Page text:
The adapted script remarticle2.jpgains true to Pirandello’s ideas on dramatic creative writing, stagecraft, the rehearsal process, characters and the various perspectives that create a story. It also critiques playwrights on the many characters they create but never use, who might be condemned to living through their life story, eternally suffering. Part of the dialogue was rejuvenated and modernized from Moulds’ adaptation to suit the Top and Tail Theatre Company. (This script change was encouraged by the ‘Hypocrites’ for future performances)  While I did take a look at the original adapted script, I was really surprised and intrigued by the unique choices Top and Tail Theatre made in creating their production of Six Characters. 


Play: Six Characters in Search of An Author
Venue: Studio 411 (Murdoch University, South Street Campus, Carpark 4, near the gym)
Showings: Thursday night, June 16th, Friday night, June 17th & Saturday night, June 18th
Genre: Absurdist meta-theatrical, around 80 minutes
Director: Nick Morant
Theatre Company: Top and Tail Theatre
Script Written by: Luigi Pirandello, Adapted by: Steve Moulds (Playscripts Inc.)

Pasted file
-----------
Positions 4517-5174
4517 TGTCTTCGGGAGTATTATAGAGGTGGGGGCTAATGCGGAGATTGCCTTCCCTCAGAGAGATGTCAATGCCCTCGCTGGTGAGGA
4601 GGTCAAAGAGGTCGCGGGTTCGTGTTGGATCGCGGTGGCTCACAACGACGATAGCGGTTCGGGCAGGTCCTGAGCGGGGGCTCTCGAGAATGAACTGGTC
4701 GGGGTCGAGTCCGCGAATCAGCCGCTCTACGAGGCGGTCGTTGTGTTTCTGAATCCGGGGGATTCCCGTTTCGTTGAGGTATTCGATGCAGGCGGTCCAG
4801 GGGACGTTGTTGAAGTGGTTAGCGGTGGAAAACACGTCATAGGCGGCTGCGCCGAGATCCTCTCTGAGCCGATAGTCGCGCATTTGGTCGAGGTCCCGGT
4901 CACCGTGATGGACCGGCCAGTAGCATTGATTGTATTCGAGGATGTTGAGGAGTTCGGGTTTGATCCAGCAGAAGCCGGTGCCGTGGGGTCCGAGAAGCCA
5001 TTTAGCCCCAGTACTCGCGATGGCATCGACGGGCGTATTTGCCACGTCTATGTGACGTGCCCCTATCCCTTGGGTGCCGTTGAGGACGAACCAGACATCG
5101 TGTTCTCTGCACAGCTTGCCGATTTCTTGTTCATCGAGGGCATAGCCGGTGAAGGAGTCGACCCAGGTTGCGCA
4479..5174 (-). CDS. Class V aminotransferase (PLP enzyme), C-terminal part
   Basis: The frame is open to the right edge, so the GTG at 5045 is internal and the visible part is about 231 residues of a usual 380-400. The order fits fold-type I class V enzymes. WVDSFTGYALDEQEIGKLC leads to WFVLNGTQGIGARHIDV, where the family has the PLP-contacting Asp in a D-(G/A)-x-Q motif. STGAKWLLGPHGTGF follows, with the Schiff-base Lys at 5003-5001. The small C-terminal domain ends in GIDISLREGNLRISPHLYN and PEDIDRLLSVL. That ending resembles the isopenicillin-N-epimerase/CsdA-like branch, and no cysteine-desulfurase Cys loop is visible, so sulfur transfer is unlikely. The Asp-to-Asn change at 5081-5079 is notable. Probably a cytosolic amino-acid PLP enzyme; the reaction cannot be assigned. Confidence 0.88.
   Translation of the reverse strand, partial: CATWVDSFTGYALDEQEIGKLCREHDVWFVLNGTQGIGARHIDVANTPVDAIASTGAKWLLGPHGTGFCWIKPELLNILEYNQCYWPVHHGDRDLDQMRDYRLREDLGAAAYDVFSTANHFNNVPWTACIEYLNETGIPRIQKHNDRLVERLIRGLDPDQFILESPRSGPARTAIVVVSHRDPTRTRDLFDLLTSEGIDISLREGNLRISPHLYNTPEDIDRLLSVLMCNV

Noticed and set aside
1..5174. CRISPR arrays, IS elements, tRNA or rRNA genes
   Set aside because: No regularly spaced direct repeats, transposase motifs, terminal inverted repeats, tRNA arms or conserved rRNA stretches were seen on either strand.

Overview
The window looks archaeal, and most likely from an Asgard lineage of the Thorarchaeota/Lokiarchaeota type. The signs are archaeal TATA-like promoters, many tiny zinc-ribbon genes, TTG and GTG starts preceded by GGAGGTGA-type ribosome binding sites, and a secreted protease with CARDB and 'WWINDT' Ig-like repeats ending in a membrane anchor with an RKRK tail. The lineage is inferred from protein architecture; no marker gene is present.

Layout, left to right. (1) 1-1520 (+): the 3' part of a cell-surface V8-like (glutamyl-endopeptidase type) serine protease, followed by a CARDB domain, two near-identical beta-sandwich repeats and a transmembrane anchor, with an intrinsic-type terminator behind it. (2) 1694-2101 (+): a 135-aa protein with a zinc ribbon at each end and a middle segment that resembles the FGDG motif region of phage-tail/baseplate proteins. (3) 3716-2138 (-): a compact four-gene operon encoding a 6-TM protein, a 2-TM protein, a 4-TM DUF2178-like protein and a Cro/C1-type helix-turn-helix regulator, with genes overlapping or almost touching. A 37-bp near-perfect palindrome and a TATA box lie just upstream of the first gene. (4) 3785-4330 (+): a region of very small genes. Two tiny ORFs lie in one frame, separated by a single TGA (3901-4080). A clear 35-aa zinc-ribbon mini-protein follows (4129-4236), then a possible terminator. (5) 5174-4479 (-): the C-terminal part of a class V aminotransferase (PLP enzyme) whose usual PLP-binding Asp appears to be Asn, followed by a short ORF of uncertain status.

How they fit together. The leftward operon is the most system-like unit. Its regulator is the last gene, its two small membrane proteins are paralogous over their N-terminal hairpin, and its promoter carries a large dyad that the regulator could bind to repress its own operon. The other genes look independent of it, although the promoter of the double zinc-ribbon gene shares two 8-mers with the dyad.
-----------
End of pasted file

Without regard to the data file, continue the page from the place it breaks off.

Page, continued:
Starring: Tay Broadley, Mike Casas, Claire Tebbut, Jonathan Maddocks, Leigh Fitzpatrick, Abbey McCaughan, Sean Wcislo, Clare Talbot, Brianna Lea and Jordan Baynes.

Extra Info

Luigi Pirandello (1867-1936) was a dramatist and novel writer from Sicily, Italy. He studied Languages and dialectology in Sicily and Bonn before moving to Rome. He wrote poetry, short stories, and novels. The main highlight of Pirandello’s writing career was the 44 plays he published. Pirandello wrote ‘Six Characters in Search of an Author’ in Rome 1921. The play has been performed and adapted several times since then. This particular adaption was produced in Chicago, Illinois by ‘The Hypocrites’ and first performed between February 1st-March 11th 2012.

The Hypocrites are a company that was founded in 1997 by the artistic director, Sean Graney. The company’s main aim is to stage deeply engaging plays which the audience can connect to and have a role in the performance. While they are known for staging adaptations, they also sometimes work on new plays. Steve Moulds wrote the adaptation for The Hypocrites. The script and cast was altered to suit the Hypocrites’ company mission in their 2012 productions. Steve Moulds studied at the University of Texas at Austin and has an MFA in playwriting from the Michener Center for Writers. He has worked for theatre companies in Louisville, Minneapolis, Saint Paul and Denver.


Relevant Links:

Six Characters FB Event
Top and Tail Theatre
Luigi Pirandello
Steve Moulds
The Hypocrites
Playscript Inc.: Six Characters in Search of An Author